Did you know the Peninsula School District has over 150 students with Native American heritage in our schools representing over 40 different tribes from around the country?
In honor of November being Native American Heritage Month, our school district’s Native American Education Program has provided a list of facts about Native history and culture to help us all learn a little more about our lands original inhabitants.
Students who have Native American heritage may participate in the PSD Native American Education Program by signing up in their school office.
There are 567 different Native American tribes in the United States and Washington state is home to 29 of them. This area also includes tribes our state recognizes but the United States does not – including the Duwamish, Chinook, and Steilacoom.
The four largest tribes by population in the United States are 1) Cherokee, 2) Navajo, 3) Sioux (Lakota), and 4) Chippewa
The closest tribes to PSD are the Puyallup, Nisqually, Skokomish, Suquamish, and Steilacoom tribes.
Two major resources for tribes in our area have always been cedar trees and salmon. Salmon was used to eat and trade and cedar to use for homes (longhouses), canoes, clothes, art, and weaving baskets for everyday use.
There are 10 different Native American regions in the United States, which connects tribes with some similarities in some, but not all, culture and customs often based on the environment. The regions are Northwest Coast, Plateau, Great Plains, Southwest, Great Basin, Northeast, Southeast, Arctic, California, and Subarctic.
Veterans Day fact: Over 24,000 Native Americans served in World War II. The most famous of them being the Navajo Code Talkers, who have been honored for helping win the war by using their language to create an unbreakable code the Japanese could never decipher.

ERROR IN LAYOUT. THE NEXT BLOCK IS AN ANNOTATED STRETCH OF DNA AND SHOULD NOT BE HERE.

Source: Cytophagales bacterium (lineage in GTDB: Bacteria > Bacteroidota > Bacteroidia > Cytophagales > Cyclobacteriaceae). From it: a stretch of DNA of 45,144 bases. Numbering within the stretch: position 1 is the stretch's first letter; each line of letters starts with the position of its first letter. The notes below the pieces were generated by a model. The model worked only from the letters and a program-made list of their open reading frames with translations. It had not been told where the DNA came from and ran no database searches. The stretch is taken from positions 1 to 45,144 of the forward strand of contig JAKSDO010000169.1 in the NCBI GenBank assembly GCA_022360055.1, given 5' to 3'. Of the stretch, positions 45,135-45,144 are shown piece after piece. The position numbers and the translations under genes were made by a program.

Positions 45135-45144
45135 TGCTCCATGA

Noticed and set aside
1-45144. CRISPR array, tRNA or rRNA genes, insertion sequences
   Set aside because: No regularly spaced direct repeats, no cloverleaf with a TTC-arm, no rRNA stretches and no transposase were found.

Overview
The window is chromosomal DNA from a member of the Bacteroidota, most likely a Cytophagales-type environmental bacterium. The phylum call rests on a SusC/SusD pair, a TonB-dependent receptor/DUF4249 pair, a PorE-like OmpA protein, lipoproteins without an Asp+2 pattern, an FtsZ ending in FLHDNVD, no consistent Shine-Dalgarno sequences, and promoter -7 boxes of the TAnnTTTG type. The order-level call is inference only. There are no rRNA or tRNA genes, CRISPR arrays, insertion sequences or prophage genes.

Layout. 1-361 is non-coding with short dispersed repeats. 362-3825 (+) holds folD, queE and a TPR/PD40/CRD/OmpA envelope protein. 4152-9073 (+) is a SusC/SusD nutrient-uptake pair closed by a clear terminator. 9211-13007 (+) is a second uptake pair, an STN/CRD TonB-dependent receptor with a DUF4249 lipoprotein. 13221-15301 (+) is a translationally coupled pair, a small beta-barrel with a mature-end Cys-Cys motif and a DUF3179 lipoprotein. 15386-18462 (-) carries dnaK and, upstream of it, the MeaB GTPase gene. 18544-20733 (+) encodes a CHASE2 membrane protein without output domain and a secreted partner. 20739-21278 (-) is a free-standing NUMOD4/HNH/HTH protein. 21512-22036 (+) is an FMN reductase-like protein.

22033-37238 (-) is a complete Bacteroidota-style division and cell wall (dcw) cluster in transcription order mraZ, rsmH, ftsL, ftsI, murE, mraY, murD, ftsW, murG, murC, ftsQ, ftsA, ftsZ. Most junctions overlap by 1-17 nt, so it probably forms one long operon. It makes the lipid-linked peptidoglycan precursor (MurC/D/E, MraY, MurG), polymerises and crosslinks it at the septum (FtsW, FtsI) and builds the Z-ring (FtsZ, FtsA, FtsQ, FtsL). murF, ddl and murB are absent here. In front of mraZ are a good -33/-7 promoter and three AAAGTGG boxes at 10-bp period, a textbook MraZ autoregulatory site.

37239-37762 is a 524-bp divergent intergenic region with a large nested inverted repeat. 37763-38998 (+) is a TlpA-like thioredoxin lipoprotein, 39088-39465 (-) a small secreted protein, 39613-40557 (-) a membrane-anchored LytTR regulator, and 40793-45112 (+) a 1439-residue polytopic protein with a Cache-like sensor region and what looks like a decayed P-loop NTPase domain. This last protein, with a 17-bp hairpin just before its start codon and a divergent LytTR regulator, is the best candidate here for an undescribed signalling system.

A powwow is a cultural gathering that includes dancing, drumming, singing and socializing. Dancers wear traditional regalia that varies depending on the type of dance they are doing. The main dance types are Traditional, Fancy, Grass, Jingle dress, and Shawl. Our region has dozens of powwows a year and all our welcome to attend.
The founding fathers of our country looked to the Iroquois League of Nations and their constitution to help write the U.S. Constitution.
There are 6.7 million Native Americans in the United States with approximately 22% living on reservations and the other 78% living outside of reservations.
The popular sport of lacrosse was invented by tribes from the southeast, who introduced it to European settlers.
The last major Indian War was known as the Battle of Wounded Knee and took place in December 1890 in South Dakota.
Many states, cities, lakes, rivers, mountains and other places are named using words Europeans heard spoken by local tribes. For example: Seattle (Sealth), Tacoma (Tahoma), Kitsap, Palouse, and La Push.
Famous Native Americans: Jim Thorpe (Fox), considered one of the greatest athletes of all time; Maria Tallchief (Osage), the first ever American prima ballerina; John Herrington (Chickasaw), the first Native American astronaut to go into space, and Billy Frank Jr. (Nisqually), fishing rights activist.
Museums: Did you know there are two national museums dedicated to Native American history and culture? One is in New York and the other is in Washington D.C. next to the U.S. Capitol building. There are several local museums you can visit with excellent representation of Native American history and culture including, the Suquamish and Tulalip tribal museums, Tacoma Art Museum, and the Burke Museum at the University of Washington in Seattle.
Many cities now celebrate Indigenous Peoples Day in October rather than Columbus Day, choosing to recognize the original occupants of the lands that make up the United States.
Did you know the Seattle Seahawk logo and design on their jersey collar and pant leg are inspired by Northwest Coast Native American artwork designs?
During raids of other tribes Plains tribe warriors considered it a great honor if they were able to ride by their enemy and touch them (not kill them). This was called “Counting Coup” and was highly regarded more so than injuring their enemy.
If you have any questions about the PSD Native American program, please contact Jason LaFontaine at firstname.lastname@example.org